Dear Editor
Admittedly the demands on patience and tolerance of commuters using the Linden to Kwakwani road had reached breaking point over the past several years – having to endure intolerable travelling conditions on a poorly maintained but vitally important artery to our south east hinterland region.

So that when the most recent effort in 2017 /2018 to get it right commenced there was obvious skepticism. It was indeed a long process, but it became clear that this time around there appeared to be more rational planning and technical engineering input into the re-design and repairs of this unpaved red loam /laterite surface.

The now rehabilitated roadway enhanced with distance posts designated in kilometres, was completed in late 2018 and has been so far living up to the expectations of its architects. It is profoundly appreciated by its users including residents of Ituni Kwakwani and the Upper Berbice River as well as timber mining and agricultural investors who can now complete their travel in half the time previously taken and presumably with reduced vehicle maintenance. The real test will however come later on with the midyear rainy season.

A sustained road maintenance initiative is the only option to ensure stability through this testing period, and, from all indications this is strategy already in effect and will continue as a permanent feature. Somewhat reminiscent of the maintenance programme in the erstwhile Demba /Guybau era of the 1970s when active bauxite mining in Ituni and points beyond demanded presence of managerial mining sub headquarters in Ituni. Personnel movement between Linden and Ituni was vital and was facilitated by such a maintenance programme with graders and scrapers operating at regular intervals.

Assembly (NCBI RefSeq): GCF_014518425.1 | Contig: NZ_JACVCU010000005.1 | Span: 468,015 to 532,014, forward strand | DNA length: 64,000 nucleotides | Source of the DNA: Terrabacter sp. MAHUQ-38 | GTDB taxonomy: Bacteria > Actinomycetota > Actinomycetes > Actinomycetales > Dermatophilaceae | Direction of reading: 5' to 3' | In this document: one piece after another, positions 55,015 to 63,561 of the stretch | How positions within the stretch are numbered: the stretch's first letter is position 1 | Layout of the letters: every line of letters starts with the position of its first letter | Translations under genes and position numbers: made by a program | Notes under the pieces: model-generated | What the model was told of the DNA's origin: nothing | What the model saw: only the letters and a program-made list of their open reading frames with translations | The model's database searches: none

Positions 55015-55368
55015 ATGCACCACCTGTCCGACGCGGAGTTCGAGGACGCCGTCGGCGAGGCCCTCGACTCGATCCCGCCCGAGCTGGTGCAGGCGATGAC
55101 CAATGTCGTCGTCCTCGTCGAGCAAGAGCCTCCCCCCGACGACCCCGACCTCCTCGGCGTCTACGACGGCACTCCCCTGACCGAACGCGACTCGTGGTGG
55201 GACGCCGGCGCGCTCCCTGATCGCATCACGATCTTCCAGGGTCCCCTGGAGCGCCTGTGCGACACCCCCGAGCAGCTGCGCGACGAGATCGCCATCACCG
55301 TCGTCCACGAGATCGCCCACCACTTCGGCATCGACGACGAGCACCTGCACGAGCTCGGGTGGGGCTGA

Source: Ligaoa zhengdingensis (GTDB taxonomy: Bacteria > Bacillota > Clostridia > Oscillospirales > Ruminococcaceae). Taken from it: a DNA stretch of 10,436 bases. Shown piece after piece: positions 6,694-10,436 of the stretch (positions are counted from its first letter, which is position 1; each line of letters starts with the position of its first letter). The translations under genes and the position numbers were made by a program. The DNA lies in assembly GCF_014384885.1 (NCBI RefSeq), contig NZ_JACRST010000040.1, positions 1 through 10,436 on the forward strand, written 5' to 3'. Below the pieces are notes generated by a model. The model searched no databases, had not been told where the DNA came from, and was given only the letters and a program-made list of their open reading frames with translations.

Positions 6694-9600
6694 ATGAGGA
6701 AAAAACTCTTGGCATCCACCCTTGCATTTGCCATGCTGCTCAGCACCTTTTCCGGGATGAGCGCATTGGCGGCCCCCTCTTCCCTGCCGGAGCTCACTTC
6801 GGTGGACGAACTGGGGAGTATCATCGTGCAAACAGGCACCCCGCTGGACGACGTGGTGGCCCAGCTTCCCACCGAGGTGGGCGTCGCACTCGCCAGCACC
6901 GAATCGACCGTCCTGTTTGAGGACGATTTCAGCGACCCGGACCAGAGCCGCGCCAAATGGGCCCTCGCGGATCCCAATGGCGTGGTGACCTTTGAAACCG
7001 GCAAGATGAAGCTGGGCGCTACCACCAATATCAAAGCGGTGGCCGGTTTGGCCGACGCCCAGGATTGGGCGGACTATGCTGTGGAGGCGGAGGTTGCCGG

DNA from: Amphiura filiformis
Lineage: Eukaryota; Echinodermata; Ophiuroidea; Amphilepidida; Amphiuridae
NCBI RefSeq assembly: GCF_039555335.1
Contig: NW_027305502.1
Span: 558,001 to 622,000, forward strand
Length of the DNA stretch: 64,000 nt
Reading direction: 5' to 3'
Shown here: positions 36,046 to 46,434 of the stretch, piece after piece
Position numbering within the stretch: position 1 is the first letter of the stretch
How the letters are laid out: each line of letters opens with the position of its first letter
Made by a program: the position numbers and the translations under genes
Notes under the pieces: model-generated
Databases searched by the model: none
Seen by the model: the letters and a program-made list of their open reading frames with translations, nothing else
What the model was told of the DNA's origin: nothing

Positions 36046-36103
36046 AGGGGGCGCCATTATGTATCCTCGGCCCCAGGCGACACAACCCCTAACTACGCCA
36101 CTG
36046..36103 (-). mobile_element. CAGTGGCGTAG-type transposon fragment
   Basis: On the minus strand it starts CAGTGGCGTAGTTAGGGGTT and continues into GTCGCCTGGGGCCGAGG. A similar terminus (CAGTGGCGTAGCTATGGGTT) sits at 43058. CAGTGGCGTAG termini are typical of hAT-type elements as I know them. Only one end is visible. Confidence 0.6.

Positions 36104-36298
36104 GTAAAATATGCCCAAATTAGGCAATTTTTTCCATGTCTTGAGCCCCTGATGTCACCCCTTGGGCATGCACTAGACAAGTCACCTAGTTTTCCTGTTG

Indeed a properly maintained and passable ituni Kwakwani road is a major consideration in support of further investment in that sub region. Successful viable investment will in turn justify such costs. Note as well that there is a branch off the Linden Ituni road at 67km called the Ituni / Tacama road (a section of the old Rupununi cattle trail) which runs south east for some 50 km to Tacama where the GDF Clarke battle school is located, and then further on to the villages of Tacama Calcuni and Ituni on the Berbice river. The Tacama savannahs is a major economic zone committed to forestry and large scale agriculture and is fortunate to have the GDF facility in this ecozone and to benefit positively from the efforts of their “corps of engineers “ in the maintenance and upkeep of that Ituni /Tacama trail.

Now that road users have been justly rewarded, I believe they also have an obligation to use the road responsibly especially in relation to speeding and reckless driving during wet and rainy conditions. Log trailers and 40ft containers laden with lumber are frequent users, which do most damage to the road by speeding under wet conditions. Also a few errant timber workers have adopted a bad practice of loading logs on the roadside, causing occasional traffic disruptions and road damage. Regulatory guidelines, road use advisories and police traffic intervention could curb these infractions.

A job well done by the Relevant Ministry (Public Infrastructure) Region 10 administration and the associated road contractors. Thank you on behalf of the road users and keep the maintenance programme active.

Rowland Fletcher